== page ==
Writing names containing diacritics in English
Thread poster: Tim Drayton

Tim Drayton  Identity Verified
Local time: 00:10
Turkish to English
+ ...
Nov 8, 2006

I wonder whether there exists a recognised standard governing the English spellings of names from other languages that are originally in Roman script but include diacritics (e.g. German umlauts).
There was some discussion recently in the Turkish forum concerning the treatment of Turkish proper names in English translations. Turkish uses a modified form of the Roman script that includes letters with diacritic symbols. The question was whether these diacritic symbols should be reproduced when including Turkish names in English text. As this problem applies to a large number of languages, I thought I would like to widen the scope of the question.
I believe (but am prepared to stand corrected) that there is an accepted principle within the publishing world that when transliterating (if this is the correct term in cases where the text remains in Roman script) names into English from languages that use the Roman script but have letters to which diacritics are added, such letters are reproduced in English without the diacritics. I can illustrate this point with four examples of the way place names are given in news reports by a number of prestigious media organisations:
BBC (http://news.bbc.co.uk/2/hi/europe/62770.stm)
Jyvaskyla (in Finnish: Jyväskylä)
the Times of London (http://www.timesonline.co.uk/article/0,,2095-2371860.html)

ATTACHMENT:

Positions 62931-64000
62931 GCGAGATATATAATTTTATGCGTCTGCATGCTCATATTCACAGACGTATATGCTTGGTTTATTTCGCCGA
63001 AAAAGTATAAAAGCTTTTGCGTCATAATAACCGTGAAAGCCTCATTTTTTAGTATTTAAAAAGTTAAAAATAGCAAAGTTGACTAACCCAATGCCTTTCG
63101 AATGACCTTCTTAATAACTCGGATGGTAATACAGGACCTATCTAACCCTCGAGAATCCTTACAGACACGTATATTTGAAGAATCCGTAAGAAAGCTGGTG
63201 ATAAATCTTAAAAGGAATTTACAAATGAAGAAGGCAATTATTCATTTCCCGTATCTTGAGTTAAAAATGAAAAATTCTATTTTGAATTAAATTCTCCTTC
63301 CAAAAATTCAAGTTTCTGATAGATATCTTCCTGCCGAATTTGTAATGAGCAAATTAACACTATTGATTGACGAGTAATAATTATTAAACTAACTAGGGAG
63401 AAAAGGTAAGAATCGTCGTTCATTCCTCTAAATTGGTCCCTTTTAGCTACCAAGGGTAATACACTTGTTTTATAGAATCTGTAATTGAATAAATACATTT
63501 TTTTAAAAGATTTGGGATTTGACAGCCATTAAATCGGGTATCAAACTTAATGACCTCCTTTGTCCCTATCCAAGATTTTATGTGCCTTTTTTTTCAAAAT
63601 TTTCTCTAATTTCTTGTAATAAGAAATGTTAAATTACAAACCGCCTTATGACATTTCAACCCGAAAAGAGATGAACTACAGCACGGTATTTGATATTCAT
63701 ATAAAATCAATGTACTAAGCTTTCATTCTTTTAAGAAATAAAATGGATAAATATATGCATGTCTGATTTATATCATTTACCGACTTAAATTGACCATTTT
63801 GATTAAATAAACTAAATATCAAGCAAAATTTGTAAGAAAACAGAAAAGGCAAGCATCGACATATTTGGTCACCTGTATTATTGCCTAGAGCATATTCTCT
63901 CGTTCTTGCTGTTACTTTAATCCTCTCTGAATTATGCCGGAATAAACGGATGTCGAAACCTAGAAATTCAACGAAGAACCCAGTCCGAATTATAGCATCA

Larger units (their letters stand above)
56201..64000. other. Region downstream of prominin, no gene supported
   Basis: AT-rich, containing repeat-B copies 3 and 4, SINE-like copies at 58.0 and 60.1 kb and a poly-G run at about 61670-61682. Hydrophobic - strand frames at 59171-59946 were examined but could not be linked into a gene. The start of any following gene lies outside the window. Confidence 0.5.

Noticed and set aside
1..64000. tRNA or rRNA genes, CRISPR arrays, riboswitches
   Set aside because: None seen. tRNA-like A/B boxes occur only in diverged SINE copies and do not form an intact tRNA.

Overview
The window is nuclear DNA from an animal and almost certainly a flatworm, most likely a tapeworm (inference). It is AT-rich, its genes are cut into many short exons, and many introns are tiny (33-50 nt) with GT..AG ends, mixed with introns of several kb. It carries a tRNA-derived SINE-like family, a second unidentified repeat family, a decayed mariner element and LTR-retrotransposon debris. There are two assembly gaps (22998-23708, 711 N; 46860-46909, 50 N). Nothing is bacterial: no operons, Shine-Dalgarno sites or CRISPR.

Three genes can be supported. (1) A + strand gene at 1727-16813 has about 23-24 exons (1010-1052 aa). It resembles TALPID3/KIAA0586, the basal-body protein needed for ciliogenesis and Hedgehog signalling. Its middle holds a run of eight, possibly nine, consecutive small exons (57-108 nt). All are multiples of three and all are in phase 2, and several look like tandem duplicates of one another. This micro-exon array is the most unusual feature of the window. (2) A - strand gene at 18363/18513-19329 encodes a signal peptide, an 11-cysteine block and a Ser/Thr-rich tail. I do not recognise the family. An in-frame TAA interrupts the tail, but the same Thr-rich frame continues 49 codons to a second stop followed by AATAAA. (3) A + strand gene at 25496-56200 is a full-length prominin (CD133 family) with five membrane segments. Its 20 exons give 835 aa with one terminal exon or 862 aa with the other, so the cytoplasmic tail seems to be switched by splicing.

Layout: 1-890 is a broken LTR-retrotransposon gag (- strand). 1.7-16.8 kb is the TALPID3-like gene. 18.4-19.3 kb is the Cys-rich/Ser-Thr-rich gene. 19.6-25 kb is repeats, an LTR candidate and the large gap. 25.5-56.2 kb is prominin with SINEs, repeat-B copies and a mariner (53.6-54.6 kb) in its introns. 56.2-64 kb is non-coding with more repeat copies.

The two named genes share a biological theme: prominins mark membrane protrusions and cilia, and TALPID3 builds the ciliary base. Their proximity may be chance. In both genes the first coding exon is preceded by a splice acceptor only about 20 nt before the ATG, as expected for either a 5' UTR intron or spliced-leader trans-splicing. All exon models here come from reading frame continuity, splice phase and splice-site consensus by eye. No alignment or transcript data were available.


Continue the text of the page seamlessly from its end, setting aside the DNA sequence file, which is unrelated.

Lodz (in Polish: Łódź)
CNN (http://edition.cnn.com/2006/SPORT/football/10/26/hungary.coach/index.htm)
Gyor (in Hungarian: Győr)
Washington Post (http://www.washingtonpost.com/wp-dyn/content/article/2006/09/08/AR2006090801796.html)
Wurzburg (in German: Wűrzburg)
(I have used Insert/Symbol to get the letters with diacritics – I hope they show up correctly at your end)
I am curious to know what practice is adopted by people working in language pairs where this phenomenon exists and how they feel about this. Personally when working from Turkish into English I follow what I believe to be the accepted practice I have described above, but at the same time I have a visceral feeling that it looks wrong and certainly in the case of Turkish will lead English speakers to mispronounce many names. To repeat my initial question, I also wonder if there exist officially sanctioned rules for this process: this could be of crucial importance under certain circumstances such as where translations are submitted as evidence in a court case.


Heinrich Pesch  Identity Verified
Local time: 00:10
Member (2003)
Finnish to German
+ ...
Depends on the coding Nov 8, 2006

In 7-bit Ascii there is no possibility, even 8-bit is not suitable for all characters.
Recently I sent some files to yahoo-mail-addresses, because there was an ö in the file name, the file was named ATT0 and could not be changed in any way.
When Mika Häkkinen was a big Formula-1 champion, in Austria newpapers wrote Hakkinen.
With many mobile phones sending SMS with exotic charactes will split the message in many, you have to pay for each.

I wonder if we ever get over this, Unicode could solve the problem, but how about the keyboards?



Ken Cox  Identity Verified
Local time: 23:10
German to English
+ ...
depends on the target audience Nov 9, 2006